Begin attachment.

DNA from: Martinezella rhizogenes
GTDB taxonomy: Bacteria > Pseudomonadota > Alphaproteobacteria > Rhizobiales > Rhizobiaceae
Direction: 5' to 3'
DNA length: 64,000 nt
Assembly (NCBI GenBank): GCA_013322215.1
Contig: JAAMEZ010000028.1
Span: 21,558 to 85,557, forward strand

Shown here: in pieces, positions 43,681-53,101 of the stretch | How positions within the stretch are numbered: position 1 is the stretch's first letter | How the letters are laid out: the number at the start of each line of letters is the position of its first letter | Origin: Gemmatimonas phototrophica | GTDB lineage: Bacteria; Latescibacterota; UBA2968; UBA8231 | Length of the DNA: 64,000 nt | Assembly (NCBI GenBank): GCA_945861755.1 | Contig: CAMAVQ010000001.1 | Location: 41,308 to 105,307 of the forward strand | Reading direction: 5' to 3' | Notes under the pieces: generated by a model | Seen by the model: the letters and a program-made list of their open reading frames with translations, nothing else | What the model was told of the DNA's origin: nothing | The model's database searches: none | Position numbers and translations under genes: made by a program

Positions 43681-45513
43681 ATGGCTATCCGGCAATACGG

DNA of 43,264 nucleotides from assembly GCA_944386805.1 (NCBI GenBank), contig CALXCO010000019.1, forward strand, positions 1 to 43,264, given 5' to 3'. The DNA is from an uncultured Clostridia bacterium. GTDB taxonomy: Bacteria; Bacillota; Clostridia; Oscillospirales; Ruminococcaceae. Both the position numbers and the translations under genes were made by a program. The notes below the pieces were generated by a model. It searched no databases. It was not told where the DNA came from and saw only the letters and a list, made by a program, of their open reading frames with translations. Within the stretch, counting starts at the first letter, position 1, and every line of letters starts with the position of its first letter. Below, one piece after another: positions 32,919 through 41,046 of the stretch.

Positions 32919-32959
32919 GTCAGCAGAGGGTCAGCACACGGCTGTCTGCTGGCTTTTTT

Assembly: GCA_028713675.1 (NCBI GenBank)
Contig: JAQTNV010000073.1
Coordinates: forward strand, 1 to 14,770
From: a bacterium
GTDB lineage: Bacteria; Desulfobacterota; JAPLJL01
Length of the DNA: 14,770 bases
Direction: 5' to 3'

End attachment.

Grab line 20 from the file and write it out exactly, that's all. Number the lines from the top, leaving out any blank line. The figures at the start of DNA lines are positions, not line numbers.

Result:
Direction: 5' to 3'